We Survived Godzilla (And Possibly Set a New Ring Record): Our Wicked Ride in the 2015 Nissan GT-R NISMO Track Package

We Survived Godzilla (And Possibly Set a New 'Ring Record): Our Wicked Ride in the 2015 Nissan GT-R NISMO Track Package We Survived Godzilla (And Possibly Set a New 'Ring Record): Our Wicked Ride in the 2015 Nissan GT-R NISMO Track Package
First Ride From the February 2014 Issue of Car and Driver

Rally-car navigators know that when the inevitable crash happens, the driver will make sure it takes place on the navigator’s side of the car. If you’re along for the ride, all you can do is prepare for impact and try to avoid any large metal objects coming through the window.

Passengers are part of the crumple zone; I get it. Waivers signed and insurance renewed, I board a plane to Germany for what I’m told is a ride in Nissan’s 2015 GT-R NISMO. There’s something wrong with the math when you fly 5500 miles to go 12.9, but when the car is a white-hot GT-R, just call us Car and Rider.

NISMO, Nissan’s motorsports and performance division, cut its teeth on the Z and the Juke before messing with Godzilla. In addition to two new turbos borrowed from the GT-R GT3 racer, which add 50 horsepower for a total of 595, the GT-R NISMO has a stiffer suspension setup, half-inch-wider front wheels, Dunlop SP Sport Maxx GT 600 run-flats with an updated compound, more seam welding to increase structural rigidity, special bumpers and side skirts, and a trunk-mounted wing.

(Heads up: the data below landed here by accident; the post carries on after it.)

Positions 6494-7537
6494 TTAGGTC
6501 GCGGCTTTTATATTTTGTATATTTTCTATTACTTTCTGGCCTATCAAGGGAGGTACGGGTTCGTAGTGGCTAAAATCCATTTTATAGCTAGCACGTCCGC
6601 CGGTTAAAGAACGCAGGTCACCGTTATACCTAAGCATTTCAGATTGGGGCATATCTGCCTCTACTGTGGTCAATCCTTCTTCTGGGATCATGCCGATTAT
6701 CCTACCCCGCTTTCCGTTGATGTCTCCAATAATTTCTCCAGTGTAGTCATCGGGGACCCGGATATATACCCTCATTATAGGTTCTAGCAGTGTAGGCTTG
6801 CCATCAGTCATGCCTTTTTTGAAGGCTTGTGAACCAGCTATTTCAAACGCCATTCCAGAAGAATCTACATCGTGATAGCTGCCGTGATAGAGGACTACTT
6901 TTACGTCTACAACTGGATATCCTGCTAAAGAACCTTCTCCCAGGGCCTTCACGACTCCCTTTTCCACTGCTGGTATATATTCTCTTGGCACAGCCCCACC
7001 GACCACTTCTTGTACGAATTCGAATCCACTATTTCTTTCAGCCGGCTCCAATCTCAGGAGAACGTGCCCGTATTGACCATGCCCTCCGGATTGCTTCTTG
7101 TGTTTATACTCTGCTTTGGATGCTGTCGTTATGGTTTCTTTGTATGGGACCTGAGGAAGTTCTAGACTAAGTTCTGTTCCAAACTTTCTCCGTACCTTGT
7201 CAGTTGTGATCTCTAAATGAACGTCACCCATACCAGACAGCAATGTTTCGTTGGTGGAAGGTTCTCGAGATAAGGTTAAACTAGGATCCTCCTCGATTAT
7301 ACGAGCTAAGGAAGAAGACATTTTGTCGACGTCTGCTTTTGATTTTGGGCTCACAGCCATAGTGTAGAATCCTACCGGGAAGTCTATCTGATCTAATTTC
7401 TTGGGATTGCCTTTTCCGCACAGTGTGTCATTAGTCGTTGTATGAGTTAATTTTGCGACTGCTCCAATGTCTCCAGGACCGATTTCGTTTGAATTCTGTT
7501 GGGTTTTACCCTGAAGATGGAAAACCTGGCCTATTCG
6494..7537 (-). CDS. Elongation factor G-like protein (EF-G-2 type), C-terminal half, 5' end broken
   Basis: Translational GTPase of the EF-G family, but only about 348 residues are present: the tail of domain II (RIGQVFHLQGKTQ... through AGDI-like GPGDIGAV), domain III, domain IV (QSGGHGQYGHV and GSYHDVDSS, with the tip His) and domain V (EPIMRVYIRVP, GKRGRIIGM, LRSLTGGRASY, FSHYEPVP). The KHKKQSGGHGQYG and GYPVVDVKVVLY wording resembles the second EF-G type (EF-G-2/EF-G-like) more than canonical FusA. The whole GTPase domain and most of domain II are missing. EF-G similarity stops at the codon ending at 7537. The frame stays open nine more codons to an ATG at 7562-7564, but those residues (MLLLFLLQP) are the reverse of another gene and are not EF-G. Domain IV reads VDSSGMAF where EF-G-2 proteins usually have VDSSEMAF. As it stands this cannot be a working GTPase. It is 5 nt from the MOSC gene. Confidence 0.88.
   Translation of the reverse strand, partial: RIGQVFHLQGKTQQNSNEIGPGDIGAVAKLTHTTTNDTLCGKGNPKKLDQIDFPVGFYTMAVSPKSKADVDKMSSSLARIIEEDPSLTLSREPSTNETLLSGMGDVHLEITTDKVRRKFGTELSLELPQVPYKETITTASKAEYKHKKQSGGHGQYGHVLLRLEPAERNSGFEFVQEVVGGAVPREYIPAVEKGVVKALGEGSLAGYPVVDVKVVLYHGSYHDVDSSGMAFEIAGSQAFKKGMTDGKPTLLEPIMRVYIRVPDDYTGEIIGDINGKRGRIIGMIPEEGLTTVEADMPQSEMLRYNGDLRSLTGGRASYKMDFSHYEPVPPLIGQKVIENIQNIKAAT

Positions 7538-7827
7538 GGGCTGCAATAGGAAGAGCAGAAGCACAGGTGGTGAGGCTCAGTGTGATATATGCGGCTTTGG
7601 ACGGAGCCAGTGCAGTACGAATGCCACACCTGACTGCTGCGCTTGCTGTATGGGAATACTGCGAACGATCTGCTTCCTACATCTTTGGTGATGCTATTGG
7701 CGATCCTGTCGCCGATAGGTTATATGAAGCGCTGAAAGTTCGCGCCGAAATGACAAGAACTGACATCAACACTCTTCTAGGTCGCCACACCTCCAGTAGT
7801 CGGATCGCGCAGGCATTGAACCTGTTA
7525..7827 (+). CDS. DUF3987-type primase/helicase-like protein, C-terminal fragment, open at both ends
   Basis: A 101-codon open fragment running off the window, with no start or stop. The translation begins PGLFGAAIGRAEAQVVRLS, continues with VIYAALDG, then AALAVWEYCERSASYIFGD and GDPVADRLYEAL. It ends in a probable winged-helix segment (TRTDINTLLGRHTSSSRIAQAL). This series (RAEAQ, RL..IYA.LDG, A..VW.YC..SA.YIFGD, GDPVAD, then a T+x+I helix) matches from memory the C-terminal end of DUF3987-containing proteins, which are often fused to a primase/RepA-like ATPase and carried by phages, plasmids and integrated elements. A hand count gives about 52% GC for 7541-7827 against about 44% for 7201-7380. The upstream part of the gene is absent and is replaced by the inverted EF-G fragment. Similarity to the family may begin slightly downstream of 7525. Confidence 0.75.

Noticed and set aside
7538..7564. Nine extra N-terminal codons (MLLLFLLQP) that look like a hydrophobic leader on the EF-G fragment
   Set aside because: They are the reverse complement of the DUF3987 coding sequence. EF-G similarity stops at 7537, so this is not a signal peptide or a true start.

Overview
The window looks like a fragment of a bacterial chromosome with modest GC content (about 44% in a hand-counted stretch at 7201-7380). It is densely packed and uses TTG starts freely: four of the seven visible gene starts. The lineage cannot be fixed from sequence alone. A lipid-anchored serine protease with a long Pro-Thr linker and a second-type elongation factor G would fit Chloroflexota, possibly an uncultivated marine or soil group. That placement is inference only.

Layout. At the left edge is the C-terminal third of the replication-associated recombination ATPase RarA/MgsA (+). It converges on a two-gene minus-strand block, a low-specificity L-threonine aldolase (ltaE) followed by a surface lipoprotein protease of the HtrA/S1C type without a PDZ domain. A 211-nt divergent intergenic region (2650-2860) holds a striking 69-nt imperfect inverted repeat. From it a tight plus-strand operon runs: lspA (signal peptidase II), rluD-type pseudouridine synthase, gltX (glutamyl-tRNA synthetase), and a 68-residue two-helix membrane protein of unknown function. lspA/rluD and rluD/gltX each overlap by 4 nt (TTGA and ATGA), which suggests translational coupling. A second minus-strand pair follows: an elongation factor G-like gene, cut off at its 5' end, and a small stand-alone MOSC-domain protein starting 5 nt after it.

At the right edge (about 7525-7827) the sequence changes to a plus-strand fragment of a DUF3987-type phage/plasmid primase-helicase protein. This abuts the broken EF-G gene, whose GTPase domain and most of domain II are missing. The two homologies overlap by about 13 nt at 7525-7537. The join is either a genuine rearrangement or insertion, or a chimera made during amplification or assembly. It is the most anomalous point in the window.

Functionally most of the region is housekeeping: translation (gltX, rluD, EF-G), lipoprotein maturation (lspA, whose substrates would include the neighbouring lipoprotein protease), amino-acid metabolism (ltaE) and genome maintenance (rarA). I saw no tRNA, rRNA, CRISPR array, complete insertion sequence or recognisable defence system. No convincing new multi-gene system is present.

That’s the “normal” version, which NISMO apparently thinks is only adequate. We know this because those guys told us they want to run a sub-7-minute 10-second lap at the Nordschleife, and to do that, they’re developing an even more radical version that they’re calling the NISMO track package for now. The bun’s still in the oven, about a year from done; they’re still kicking around baby names. What NISMO does know is that the track-package car ran a time of 7:08.68 and will cost less than $200,000. That’s just 11 ticks off the $847,975 Porsche 918’s recent record 6:57 lap for a street-legal car.

To get around the Nordschleife that fast, engineers took the GT-R NISMO and replaced the front fenders, hood, exterior-mirror housings, and trunklid with carbon-fiber pieces. Single-piece Recaro seats, which Nissan claims will be available as an accessory in the U.S., replace the regular GT-R’s electrically adjustable units. The ’Ring-conquering GT-R consequently weighs a claimed 143 pounds less than the standard GT-R.

This, and not the stock GT-R NISMO, is what I’ll be sitting in for a lap. I’m riding with former FIA GT1 champion Michael Krumm, who ran the 7:08. He’s a pro, so I don’t find it odd when he straps into a six-point belt in racing garb and a full-face ­helmet. “Hang on to this, maybe?” he says, pointing to the center console. “And try not to touch me.”

Krumm turns left out of  the pits, opposite the usual track-entry direction. He sashays the car along the track, warming up the tires in the process. About halfway down the long straight, we turn around and accelerate toward the start and finish lines Nissan has set up just in front of  the pits.